Panhandling code faces changes after ACLU lawsuit

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  • 1731373_web1_copy_copy_Kanuha,-Dru-2013.jpg

Changes to Hawaii County’s panhandling laws are scheduled to be considered Tuesday, as two County Council committees tackle bills responding to a federal judge’s opinion that the local ordinances violate First Amendment rights.

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Changes to Hawaii County’s panhandling laws are scheduled to be considered Tuesday, as two County Council committees tackle bills responding to a federal judge’s opinion that the local ordinances violate First Amendment rights.

The bills, sponsored by Council Chairman Dru Kanuha of Kailua-Kona, expand the county’s solicitation laws to include other forms of solicitation, rather than just soliciting for money. The changes respond to U.S. District Court Judge Susan Oki Mollway’s September opinion that the 1999 county ordinance is content-based. The judge granted a temporary restraining order prohibiting the county from enforcing its panhandling law.

The American Civil Liberties Union, along with Honolulu attorney Matthew Winter of Davis Levin Livingston, asked Mollway to overturn the county ordinance banning aggressive solicitation anywhere and the blanket ban against panhandling in any county park.

The attorneys represent Justin Guy, who was cited in June while holding a sign off Kaiwi Street in Kailua-Kona saying, “Homeless Need Help.” The citation was later dropped.

The County Council agreed to settle the case in a closed-door session in January. Details of the settlement agreement have not yet been released.

Deputy Corporation Counsel Jennifer Ing said Thursday that the settlement is still pending, so she’s not at liberty to comment on it.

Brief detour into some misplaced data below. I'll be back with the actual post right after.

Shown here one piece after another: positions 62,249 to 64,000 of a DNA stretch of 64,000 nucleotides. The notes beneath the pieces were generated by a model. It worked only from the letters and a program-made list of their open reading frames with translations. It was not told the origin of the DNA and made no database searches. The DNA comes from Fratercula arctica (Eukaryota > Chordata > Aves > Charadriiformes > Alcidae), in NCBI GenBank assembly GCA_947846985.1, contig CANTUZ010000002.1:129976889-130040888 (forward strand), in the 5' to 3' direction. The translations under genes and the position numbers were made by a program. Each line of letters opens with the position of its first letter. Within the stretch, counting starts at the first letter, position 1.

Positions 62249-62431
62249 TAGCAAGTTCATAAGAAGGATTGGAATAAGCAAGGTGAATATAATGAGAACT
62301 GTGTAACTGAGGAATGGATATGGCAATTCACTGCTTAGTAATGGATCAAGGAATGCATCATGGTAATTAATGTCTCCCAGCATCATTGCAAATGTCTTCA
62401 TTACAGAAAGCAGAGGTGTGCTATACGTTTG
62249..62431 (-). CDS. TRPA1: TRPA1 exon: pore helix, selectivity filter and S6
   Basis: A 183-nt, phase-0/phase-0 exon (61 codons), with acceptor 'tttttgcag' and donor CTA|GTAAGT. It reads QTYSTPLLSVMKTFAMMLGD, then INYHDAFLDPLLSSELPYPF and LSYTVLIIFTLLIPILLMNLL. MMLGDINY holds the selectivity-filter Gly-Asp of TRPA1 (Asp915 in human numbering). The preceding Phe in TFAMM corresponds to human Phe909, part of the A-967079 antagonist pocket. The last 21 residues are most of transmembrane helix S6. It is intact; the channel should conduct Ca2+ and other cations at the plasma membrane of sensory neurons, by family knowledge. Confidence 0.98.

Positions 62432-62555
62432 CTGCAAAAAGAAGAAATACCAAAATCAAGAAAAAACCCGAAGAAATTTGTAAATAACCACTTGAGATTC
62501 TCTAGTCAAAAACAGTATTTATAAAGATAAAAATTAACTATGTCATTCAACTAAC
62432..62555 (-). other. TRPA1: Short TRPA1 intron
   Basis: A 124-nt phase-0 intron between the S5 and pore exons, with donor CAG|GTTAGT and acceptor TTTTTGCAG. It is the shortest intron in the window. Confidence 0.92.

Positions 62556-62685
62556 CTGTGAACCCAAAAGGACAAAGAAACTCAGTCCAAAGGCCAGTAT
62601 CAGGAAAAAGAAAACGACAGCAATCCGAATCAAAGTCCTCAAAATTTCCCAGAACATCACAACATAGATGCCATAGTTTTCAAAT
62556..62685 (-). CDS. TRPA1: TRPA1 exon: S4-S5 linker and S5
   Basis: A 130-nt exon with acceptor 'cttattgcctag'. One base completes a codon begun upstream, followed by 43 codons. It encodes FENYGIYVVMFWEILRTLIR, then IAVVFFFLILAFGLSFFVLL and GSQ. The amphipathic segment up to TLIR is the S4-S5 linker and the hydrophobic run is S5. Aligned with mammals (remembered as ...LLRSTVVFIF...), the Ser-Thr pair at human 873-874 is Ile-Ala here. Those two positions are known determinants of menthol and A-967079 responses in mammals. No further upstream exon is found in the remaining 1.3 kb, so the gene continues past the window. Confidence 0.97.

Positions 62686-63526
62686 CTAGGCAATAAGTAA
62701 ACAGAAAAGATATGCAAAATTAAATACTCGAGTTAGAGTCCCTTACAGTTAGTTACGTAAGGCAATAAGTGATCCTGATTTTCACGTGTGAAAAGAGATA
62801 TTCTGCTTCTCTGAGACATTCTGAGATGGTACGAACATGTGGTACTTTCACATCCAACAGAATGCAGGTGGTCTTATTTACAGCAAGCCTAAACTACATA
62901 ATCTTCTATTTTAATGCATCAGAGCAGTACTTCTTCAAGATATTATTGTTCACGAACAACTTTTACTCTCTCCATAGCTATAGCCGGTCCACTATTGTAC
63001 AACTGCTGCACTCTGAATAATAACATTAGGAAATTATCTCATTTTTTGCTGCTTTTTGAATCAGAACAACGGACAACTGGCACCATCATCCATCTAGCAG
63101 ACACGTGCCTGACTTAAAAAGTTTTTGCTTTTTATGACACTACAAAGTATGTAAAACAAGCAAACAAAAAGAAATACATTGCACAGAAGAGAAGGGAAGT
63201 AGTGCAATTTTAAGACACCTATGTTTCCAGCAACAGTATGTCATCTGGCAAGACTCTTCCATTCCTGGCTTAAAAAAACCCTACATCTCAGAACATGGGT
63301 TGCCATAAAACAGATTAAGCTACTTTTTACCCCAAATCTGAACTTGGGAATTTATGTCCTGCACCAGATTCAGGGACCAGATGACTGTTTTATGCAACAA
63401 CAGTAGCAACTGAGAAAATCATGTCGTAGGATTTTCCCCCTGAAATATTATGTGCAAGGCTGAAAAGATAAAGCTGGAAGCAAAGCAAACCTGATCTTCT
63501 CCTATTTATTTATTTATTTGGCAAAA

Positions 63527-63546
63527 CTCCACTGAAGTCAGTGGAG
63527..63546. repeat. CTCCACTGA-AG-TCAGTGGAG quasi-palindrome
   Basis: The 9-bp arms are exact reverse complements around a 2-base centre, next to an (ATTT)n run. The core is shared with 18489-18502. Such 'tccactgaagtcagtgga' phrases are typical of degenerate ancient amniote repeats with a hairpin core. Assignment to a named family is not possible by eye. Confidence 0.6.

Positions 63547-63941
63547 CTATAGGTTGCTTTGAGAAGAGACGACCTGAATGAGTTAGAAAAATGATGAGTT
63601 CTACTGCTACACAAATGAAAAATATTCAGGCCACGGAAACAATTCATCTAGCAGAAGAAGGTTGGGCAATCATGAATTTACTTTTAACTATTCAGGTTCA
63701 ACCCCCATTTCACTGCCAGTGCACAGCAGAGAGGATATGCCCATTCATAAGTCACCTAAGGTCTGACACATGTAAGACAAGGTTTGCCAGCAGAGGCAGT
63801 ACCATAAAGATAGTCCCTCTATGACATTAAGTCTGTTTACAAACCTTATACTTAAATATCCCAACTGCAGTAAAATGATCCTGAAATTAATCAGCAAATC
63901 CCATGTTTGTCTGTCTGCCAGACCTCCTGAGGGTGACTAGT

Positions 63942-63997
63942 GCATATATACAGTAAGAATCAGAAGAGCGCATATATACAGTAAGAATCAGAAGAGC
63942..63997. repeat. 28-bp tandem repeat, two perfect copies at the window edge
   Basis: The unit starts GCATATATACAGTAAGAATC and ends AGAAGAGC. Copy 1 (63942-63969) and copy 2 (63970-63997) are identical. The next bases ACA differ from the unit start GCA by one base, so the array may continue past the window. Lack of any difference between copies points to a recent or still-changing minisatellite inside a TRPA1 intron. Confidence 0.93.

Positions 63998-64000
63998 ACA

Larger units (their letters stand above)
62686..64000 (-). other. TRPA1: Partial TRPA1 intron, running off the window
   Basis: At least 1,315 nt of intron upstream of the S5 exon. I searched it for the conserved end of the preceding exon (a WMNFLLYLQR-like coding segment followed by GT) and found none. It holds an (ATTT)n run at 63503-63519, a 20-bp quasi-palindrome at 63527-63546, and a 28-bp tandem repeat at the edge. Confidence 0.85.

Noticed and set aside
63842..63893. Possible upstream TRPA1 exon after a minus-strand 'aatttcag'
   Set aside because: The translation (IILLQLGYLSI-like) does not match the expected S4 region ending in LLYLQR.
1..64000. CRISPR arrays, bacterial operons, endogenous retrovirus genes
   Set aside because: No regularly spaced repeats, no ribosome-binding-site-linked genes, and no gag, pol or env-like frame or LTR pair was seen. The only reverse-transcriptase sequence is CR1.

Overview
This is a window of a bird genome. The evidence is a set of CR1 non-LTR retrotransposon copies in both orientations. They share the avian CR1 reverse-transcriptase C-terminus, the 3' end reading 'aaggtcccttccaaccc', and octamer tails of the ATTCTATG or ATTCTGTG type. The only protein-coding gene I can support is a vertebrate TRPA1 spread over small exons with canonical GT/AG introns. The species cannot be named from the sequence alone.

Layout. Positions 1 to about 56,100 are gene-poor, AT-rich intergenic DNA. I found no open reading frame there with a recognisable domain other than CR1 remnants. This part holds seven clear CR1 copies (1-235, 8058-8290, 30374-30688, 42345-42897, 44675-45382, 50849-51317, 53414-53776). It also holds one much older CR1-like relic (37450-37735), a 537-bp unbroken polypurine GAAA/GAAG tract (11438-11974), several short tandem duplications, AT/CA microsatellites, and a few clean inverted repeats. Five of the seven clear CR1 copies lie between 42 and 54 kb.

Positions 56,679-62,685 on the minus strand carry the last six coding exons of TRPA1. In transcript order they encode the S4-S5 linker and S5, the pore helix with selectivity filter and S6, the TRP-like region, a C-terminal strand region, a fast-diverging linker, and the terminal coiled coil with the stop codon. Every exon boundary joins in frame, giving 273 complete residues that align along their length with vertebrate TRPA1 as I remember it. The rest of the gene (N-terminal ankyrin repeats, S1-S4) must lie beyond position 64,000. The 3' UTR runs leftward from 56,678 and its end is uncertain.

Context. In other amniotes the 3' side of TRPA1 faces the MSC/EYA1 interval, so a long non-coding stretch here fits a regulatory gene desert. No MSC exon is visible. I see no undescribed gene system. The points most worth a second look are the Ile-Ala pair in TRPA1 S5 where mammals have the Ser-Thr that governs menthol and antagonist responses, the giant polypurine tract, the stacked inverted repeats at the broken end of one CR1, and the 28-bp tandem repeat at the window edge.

Kanuha is optimistic the changes will satisfy the plaintiffs.

“Our corporation counsel worked pretty hard to cooperate with the ACLU and make sure everything is fair for residents and those who have protections for solicitation in the U.S. Constitution,” Kanuha said

ACLU attorneys could not be reached for comment by press time Thursday.

Bill 39 greatly expands the definition of “soliciting” from the current definition of merely asking for money or financial support.

“Soliciting includes, but is not limited to, requests for money or objects of value, signing of petitions, participation in surveys, support for political candidates or other election related matters, and support for religious or other moral beliefs. Soliciting does not include passively standing or sitting, nor does it include performing music, singing or conducting other street performances,” the new wording states.

Mollway, in her order granting the TRO, said, “Section 14-75 (of the county code) applies only to requests for an immediate donation of money or other thing of value; it thus singles out some solicitation speech for regulation while leaving other solicitation speech untouched. … Section 14-75 bars a homeless individual, in certain areas, from asking passersby for immediate financial assistance, while not restricting individuals who ask others to sign petitions, participate in surveys, vote for political candidates, or accept certain religious beliefs in those very same areas.”

Bill 39 also changes the definition of aggressive solicitation to include following or blocking, touching or intimidating. It’s scheduled to be heard by the Finance Committee, scheduled for 1:30 p.m. Tuesday.

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Bill 40 changes how commercial activities are defined and regulated in county parks. It will be heard in the Committee on Public Works and Parks and recreation, scheduled for 11:15 a.m. Tuesday.

Council committees will be held at the West Hawaii Civic Center. The public can also participate via videoconference from the county building in Hilo, the Waimea council office, the county facility in Kohala, the Hawaiian Ocean View Estates Community Center or the Pahoa neighborhood facility.

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